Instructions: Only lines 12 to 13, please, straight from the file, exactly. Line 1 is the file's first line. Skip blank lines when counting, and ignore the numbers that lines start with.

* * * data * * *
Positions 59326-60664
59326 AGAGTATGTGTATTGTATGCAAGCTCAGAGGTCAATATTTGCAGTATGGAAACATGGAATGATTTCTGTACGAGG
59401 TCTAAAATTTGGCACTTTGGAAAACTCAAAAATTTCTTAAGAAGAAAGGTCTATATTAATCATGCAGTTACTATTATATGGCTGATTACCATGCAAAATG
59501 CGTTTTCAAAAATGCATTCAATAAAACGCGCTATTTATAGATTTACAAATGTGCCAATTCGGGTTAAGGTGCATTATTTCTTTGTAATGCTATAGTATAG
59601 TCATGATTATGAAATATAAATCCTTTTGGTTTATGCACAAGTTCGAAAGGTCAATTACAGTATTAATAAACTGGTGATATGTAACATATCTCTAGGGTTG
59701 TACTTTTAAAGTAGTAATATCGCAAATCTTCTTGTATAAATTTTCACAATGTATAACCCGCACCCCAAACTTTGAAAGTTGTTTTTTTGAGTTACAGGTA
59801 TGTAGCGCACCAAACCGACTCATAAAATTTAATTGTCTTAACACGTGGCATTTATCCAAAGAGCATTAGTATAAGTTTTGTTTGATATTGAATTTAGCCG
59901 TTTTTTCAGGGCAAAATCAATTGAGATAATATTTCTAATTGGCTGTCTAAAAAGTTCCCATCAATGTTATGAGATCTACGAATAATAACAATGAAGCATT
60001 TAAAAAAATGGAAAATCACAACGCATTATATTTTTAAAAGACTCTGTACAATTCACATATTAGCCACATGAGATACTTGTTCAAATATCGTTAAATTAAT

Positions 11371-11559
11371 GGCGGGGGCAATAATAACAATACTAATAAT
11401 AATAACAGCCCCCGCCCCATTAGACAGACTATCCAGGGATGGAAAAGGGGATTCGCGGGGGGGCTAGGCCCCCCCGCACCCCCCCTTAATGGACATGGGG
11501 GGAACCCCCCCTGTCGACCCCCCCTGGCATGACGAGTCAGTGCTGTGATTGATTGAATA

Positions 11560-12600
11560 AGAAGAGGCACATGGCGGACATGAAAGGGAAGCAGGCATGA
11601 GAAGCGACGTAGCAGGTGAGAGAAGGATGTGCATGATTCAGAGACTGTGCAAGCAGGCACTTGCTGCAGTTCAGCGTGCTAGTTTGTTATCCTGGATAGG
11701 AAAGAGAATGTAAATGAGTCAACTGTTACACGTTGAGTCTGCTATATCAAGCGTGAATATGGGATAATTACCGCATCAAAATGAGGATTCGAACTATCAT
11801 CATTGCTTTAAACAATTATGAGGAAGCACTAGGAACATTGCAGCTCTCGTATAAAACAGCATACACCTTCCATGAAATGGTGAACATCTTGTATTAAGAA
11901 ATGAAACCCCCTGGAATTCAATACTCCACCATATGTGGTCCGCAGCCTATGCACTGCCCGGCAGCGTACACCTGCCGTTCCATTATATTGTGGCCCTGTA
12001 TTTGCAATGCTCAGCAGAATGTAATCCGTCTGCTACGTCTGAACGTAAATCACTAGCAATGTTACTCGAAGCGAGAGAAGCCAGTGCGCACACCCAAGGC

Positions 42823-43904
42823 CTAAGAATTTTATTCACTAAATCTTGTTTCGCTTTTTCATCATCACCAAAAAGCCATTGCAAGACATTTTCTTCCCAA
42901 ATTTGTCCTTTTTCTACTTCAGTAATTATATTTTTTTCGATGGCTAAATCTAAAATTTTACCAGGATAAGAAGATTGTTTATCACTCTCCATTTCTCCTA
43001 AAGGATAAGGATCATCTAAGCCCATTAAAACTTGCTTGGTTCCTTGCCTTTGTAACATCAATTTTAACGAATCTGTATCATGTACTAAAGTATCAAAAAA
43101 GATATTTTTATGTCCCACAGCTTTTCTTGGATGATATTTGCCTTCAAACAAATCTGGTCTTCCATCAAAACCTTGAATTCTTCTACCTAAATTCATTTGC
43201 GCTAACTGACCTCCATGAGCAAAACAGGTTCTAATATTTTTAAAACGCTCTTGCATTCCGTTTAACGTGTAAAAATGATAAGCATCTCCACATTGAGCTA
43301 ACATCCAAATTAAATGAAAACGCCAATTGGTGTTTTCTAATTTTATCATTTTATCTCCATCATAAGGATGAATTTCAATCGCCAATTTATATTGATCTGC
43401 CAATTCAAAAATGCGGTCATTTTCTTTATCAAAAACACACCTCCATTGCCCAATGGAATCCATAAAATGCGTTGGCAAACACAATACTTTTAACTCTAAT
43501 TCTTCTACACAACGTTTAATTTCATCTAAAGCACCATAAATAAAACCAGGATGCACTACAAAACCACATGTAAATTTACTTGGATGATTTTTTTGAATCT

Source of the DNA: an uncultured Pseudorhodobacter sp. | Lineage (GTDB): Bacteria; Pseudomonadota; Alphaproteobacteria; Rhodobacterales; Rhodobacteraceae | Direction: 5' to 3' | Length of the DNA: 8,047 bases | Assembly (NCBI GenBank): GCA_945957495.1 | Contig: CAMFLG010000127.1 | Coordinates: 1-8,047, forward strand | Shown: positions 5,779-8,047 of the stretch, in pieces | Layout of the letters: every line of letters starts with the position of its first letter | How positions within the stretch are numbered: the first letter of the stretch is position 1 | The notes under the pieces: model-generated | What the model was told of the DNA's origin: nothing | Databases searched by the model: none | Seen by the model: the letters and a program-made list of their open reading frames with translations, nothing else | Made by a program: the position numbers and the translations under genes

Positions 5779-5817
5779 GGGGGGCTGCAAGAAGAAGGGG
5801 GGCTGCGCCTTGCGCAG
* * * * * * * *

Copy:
11401 AATAACAGCCCCCGCCCCATTAGACAGACTATCCAGGGATGGAAAAGGGGATTCGCGGGGGGGCTAGGCCCCCCCGCACCCCCCCTTAATGGACATGGGG
11501 GGAACCCCCCCTGTCGACCCCCCCTGGCATGACGAGTCAGTGCTGTGATTGATTGAATA